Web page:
570 Rangos Building
Research Areas Genomics and Systems Biology

Andrew Feinberg is the Bloomberg Distinguished Professor of Biomedical Engineering, Medicine, Oncology, Mental Health, Biostatistics, Molecular Biology & Genetics, and Psychiatry and Behavioral Sciences at Johns Hopkins University. Known for establishing the fields of cancer epigenetics and epigenomics, he is also the founding director of the first NIH-supported Center of Excellence for epigenomics research, the Center for Epigenetics at the Johns Hopkins School of Medicine.

Feinberg’s multidisciplinary research focuses on understanding the epigenetic mechanisms by which genetic and environmental factors affect normal development and disease. His early work identified altered patterns of DNA methylation as an early hallmark of cancer cells. He subsequently discovered the loss of imprinting of IGF2 in human tumors and provided the first evidence for the epigenetic hypothesis of cancer, demonstrating a mechanism by which epigenetic changes lead to increased cancer risk. More recently, he pioneered the field of epigenomics, developing key tools for molecular and statistical epigenome analysis. This led to the discoveries of CpG islands “shores” that drive many of the gene expression differences that distinguish normal tissues from each other and from cancer, the first map of the methylome in normal hematopoietic development, and the discovery that induced pluripotent stem cell (iPSC) reprogramming involves the key epigenetic targets of normal tissue development and cancer. He led the first whole-genome bisulfite sequencing analysis of human cancer, discovering large hypomethylated blocks that correspond to nuclear lamina-associated heterochromatin, as well as a mechanism for disruption of these blocks in epithelial-mesenchymal transition. He also pioneered human epigenomics in other common disorders, performing the first integrated EWAS/GWAS analysis and uncovering hidden genomic variation that interacts with the environment to cause rheumatoid arthritis and diabetes. His most recent transformative work was in evolutionary biology, under an NIH Director’s Pioneer Award, pursuing his novel model of genetically driven epigenetic plasticity in evolution, development, and cancer, and which may help to explain Lamarckian-like inheritance, reconciling epigenetics with Darwinism. Using the honeybee as a model to test these ideas, he uncovered the first evidence for methylation-mediated reversible behavior in a whole organism. He proved his model that cancer progression is caused by epigenetic instability rather than driver mutations specific to metastases, discovering a reversible underlying biochemical mechanism. He also developed the first epigenetic energy landscapes from whole-genome bisulfite sequencing (WGBS) data, enabling the quantification of methylation stochasticity genome-wide using Shannon’s entropy, and linking entropy to chromatin structure. He is one of the rare individuals whose conceptual thinking in transformative review papers, his widely used methodological advances, and his experimental studies of towering impact, transform the way we do and think about science.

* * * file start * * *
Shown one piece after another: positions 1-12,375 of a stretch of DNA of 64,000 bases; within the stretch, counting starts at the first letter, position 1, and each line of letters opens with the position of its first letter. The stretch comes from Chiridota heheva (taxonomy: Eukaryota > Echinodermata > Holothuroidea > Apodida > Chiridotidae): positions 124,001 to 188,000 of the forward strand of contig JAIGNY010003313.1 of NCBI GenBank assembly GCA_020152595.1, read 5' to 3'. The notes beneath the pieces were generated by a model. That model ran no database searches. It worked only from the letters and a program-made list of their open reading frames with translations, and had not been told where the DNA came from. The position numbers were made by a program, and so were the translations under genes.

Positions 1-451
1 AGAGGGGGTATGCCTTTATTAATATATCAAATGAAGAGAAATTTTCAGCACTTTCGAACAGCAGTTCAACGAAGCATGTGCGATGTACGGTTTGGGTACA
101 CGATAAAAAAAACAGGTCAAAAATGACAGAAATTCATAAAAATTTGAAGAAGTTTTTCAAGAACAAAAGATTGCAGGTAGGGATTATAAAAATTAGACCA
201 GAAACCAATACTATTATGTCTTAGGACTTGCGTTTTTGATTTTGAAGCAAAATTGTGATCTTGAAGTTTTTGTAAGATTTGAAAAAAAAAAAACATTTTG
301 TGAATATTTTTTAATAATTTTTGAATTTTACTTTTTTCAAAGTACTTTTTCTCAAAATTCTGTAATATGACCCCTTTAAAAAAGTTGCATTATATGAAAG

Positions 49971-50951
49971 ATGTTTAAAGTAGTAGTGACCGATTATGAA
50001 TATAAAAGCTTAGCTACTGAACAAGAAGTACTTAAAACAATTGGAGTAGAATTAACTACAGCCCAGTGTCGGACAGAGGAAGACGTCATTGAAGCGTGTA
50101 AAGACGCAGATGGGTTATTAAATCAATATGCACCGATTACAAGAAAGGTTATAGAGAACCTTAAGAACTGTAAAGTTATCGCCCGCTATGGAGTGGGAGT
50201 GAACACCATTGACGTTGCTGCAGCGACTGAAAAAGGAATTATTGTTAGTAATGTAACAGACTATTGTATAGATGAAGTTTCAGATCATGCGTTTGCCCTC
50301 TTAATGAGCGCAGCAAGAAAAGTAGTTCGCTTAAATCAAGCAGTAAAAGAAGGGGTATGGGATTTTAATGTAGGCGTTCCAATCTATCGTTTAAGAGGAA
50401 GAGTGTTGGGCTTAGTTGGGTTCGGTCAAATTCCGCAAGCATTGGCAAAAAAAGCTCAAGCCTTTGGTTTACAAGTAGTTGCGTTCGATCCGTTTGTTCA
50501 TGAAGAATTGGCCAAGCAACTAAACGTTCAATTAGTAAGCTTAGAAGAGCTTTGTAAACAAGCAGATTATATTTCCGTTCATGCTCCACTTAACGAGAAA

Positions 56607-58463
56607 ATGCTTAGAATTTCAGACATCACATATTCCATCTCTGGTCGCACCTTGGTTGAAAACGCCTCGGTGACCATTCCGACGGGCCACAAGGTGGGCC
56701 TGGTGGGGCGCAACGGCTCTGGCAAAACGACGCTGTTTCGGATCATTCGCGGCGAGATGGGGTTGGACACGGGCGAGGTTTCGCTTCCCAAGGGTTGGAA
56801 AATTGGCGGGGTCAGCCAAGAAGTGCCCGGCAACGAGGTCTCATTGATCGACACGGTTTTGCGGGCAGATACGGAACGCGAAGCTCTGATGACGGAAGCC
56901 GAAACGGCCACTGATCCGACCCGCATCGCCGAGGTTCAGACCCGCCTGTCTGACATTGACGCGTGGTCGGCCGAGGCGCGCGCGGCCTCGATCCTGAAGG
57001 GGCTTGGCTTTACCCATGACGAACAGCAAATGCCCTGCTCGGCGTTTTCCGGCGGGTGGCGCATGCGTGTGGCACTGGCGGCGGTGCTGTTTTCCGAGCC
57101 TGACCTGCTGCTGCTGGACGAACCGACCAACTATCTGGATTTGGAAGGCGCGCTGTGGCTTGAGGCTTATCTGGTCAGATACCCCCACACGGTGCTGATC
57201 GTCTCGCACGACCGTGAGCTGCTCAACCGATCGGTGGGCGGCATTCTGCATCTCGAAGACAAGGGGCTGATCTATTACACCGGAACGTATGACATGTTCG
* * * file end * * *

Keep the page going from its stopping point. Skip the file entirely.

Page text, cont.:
One of the Institute for Scientific Information’s highly cited researchers in 2001, Feinberg has published more than 250 peer-reviewed research and review articles. His random priming method, a technique for nucleic acid labeling that has become instrumental to modern molecular biology, led to one of Thomson Reuter’s 100 most cited papers of all time.

Feinberg has received national and international recognition for his pioneering work, including membership in the National Academy of Medicine and elected fellow of the American Academy of Arts and Sciences, the American Association for the Advancement of Science, the Association of American Physicians, and the American Society for Clinical Investigation. Feinberg received the Feodor Lynen Medal for pioneering cancer epigenetics, two DP1 awards from the NIH for scientists of exceptional creativity, and honorary doctorates from Uppsala University (2007), the Karolinska Institute (2010), and the University of Amsterdam (2013). He was named an inaugural Gilman Scholar at Johns Hopkins University in 2011 and Bloomberg Distinguished Professor in 2015. He is a founding fellow of the American College of Medical Genetics, and has served as an associate editor for Cancer Research, the American Journal of Human Genetics, and Cancer Cell. He has chaired or co-chaired a number of symposiums and workshops on epigenetics and cancer genomics and was a key leader in the NIH Epigenetics Roadmap Initiative and International Human Epigenome Consortium. He has served as a member of the National Advisory Council on Environmental Health Sciences since 2014 and was recently appointed to the NIH Council of Councils.

Feinberg received BA and MD degrees from the accelerated medical program at Johns Hopkins University in 1973 and 1976, respectively, followed by an MPH degree, also from Johns Hopkins, in 1981. He then completed clinical training in medical genetics at the University of Pennsylvania before pursuing postdoctoral research in both developmental biology at the University of California, San Diego, and genetics at Johns Hopkins University. He was a Howard Hughes Investigator at the University of Michigan before returning to Johns Hopkins in 1994 as the King Fahd Professor of Medicine, Oncology, and Molecular Biology and Genetics.